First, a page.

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Although **the** original λµe µ **calculus** of [ 2 ] has a system of simple types based on **the** sequent **calculus**, **the** untyped version is a Turing-complete language for computation **with** explicit repre- sentation of control, as well as code. In this work we try to give a meaning to untyped λµe µ **calculus** and understand its behaviour. We interpret its variant closed under call-by-name reduction in **the** category of negated domains, and **the** variant closed under call-by-value reduction in **the** Kleisli category. As far as we know, this is **the** first interpretation of untyped λµe µ **calculus**. We also prove **the** confluence of both versions.

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5.2 Tailoring **Lambda** **Calculus** for an ASM
Let F be **the** family of interpretations of all static symbols in **the** initial state. **The** adequate **Lambda** **calculus** to encode **the** ASM is Λ F .
Let us argue that this is not an unfair trick. An algorithm does decompose a task in elementary ones. But “elementary” does not mean “trivial” nor “atomic”, it just means that we do not detail how they are performed: they are like oracles. There is no absolute notion of elementary task. It depends on what big task is under investigation. For an algorithm about matrix product, multiplication of integers can be seen as elementary. Thus, algorithms go **with** oracles.

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Kozen (1979) gives a semantics of imperative probabilistic pro- grams as partial measurable functions from infinite random traces to final states, which serves as **the** model for our trace semantics. Kozen also proves this semantics equivalent to a domain-theoretic one. Park et al. (2008) give an operational version of Kozen’s trace- based semantics for a λ-**calculus** **with** recursion, but “do not inves- tigate measure-theoretic properties”. Cousot and Monerau (2012) generalise Kozen’s trace-based semantics to consider probabilistic programs as measurable functions from a probability space into a semantics domain, and study abstract interpretation in this setting.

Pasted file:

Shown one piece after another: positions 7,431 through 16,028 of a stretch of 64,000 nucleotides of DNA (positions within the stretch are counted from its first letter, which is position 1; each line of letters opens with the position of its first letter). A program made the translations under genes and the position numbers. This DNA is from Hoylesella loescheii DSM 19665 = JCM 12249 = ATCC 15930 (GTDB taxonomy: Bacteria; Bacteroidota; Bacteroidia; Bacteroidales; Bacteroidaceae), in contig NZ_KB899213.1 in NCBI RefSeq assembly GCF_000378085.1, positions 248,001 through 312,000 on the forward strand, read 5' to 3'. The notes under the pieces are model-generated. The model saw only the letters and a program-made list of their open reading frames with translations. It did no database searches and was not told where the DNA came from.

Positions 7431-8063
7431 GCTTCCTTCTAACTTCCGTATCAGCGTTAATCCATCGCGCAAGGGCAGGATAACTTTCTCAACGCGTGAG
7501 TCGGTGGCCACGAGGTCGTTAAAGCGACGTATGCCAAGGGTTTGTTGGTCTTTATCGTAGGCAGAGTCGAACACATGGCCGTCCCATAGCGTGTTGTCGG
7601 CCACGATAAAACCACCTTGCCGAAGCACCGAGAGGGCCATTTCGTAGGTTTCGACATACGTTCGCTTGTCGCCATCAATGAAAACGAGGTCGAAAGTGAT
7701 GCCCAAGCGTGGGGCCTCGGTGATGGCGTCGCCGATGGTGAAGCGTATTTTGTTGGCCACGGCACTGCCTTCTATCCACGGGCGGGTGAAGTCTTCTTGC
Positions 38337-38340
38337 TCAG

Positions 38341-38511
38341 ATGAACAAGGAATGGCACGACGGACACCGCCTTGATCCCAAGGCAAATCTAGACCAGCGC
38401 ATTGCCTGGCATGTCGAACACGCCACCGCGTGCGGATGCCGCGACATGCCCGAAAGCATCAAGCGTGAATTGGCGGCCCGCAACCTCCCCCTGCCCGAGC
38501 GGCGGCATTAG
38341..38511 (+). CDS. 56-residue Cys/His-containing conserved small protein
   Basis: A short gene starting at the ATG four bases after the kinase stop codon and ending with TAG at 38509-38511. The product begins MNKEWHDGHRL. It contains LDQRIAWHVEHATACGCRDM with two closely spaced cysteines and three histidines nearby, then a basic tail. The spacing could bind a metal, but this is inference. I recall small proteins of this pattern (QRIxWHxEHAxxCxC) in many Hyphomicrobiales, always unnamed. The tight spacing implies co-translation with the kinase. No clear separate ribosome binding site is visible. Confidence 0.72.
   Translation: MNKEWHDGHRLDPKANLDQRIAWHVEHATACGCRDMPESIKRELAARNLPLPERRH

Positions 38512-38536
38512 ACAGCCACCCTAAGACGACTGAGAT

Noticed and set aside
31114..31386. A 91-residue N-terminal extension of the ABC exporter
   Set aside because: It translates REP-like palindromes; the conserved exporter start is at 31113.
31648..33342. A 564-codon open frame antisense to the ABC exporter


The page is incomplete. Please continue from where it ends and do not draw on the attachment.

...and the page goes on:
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5 A
hievements and Perspe
tives
Using various proof te
hniques, we have established that **the** ~ x-
al
ulus is strongly normalizing. F or that purpose, we have formalized a proof te
hnique of SN via PSN. Let us mention that we have su
essfully applied this te
hnique, **with** some adjustments, to prove SN of **the** -
al
ulus (introdu
ed in [3℄) for **the** rst time, as far as we know. We also used it to establish that PSN implies SN for **the** -
al
ulus [1℄, for whi
h PSN is known to fail [10℄, showing that, for this
al
ulus, **the** only problem of SN is in PSN.

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We illustrate these notions in Figure 1, for **the** example λx.λy. ((λz.z)y)x. **The** scope of **the** abstraction λx is **the** entire subterm, λy. ((λz.z)y)x (which may or may not be taken to include λx itself). Note that **with** explicit substitution, **the** scope may grow or shrink by lifting explicit substitutions in or out. **The** skeleton is **the** term λx.λy. (wy)x where **the** subterm λz.z is lifted out as an (ex- plicit) substitution [λz.z/w]. **The** spine of a term, indicated in **the** second image, cannot naturally be expressed **with** explicit substitution, though one can get an impression **with** capturing substitutions: it would be λx.λy.wx, **with** **the** sub- term (λz.z)y extracted by a capturing substitution [(λz.z)y/w]. Observe that **the** skeleton can be described as **the** iterated spine: it is **the** smallest subgraph of **the** syntax tree closed under taking **the** spine of each abstraction, i.e. that contains **the** spine of every abstraction it contains.